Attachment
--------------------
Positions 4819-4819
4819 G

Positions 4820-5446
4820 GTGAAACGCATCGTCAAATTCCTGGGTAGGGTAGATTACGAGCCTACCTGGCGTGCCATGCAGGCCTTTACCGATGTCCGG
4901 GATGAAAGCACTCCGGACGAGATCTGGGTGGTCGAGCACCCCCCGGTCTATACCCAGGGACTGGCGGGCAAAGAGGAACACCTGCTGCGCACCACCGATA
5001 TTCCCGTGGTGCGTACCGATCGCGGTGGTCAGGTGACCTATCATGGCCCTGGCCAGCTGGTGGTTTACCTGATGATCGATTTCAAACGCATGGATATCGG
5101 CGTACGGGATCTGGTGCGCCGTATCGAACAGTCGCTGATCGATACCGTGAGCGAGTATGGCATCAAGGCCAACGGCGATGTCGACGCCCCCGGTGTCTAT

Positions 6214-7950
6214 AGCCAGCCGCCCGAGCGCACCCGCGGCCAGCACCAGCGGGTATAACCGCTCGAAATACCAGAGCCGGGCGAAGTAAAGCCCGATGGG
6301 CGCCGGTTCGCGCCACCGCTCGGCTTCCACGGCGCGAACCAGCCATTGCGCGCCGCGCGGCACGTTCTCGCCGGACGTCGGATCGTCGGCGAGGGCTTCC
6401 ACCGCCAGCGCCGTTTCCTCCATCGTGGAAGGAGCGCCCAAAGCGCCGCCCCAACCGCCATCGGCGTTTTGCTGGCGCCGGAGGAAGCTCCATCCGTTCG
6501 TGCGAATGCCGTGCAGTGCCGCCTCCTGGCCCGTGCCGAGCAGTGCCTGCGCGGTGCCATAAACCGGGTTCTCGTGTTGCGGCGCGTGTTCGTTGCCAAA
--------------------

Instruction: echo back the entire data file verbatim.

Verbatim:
Positions 4819-4819
4819 G

Positions 4820-5446
4820 GTGAAACGCATCGTCAAATTCCTGGGTAGGGTAGATTACGAGCCTACCTGGCGTGCCATGCAGGCCTTTACCGATGTCCGG
4901 GATGAAAGCACTCCGGACGAGATCTGGGTGGTCGAGCACCCCCCGGTCTATACCCAGGGACTGGCGGGCAAAGAGGAACACCTGCTGCGCACCACCGATA
5001 TTCCCGTGGTGCGTACCGATCGCGGTGGTCAGGTGACCTATCATGGCCCTGGCCAGCTGGTGGTTTACCTGATGATCGATTTCAAACGCATGGATATCGG
5101 CGTACGGGATCTGGTGCGCCGTATCGAACAGTCGCTGATCGATACCGTGAGCGAGTATGGCATCAAGGCCAACGGCGATGTCGACGCCCCCGGTGTCTAT

Positions 6214-7950
6214 AGCCAGCCGCCCGAGCGCACCCGCGGCCAGCACCAGCGGGTATAACCGCTCGAAATACCAGAGCCGGGCGAAGTAAAGCCCGATGGG
6301 CGCCGGTTCGCGCCACCGCTCGGCTTCCACGGCGCGAACCAGCCATTGCGCGCCGCGCGGCACGTTCTCGCCGGACGTCGGATCGTCGGCGAGGGCTTCC
6401 ACCGCCAGCGCCGTTTCCTCCATCGTGGAAGGAGCGCCCAAAGCGCCGCCCCAACCGCCATCGGCGTTTTGCTGGCGCCGGAGGAAGCTCCATCCGTTCG
6501 TGCGAATGCCGTGCAGTGCCGCCTCCTGGCCCGTGCCGAGCAGTGCCTGCGCGGTGCCATAAACCGGGTTCTCGTGTTGCGGCGCGTGTTCGTTGCCAAA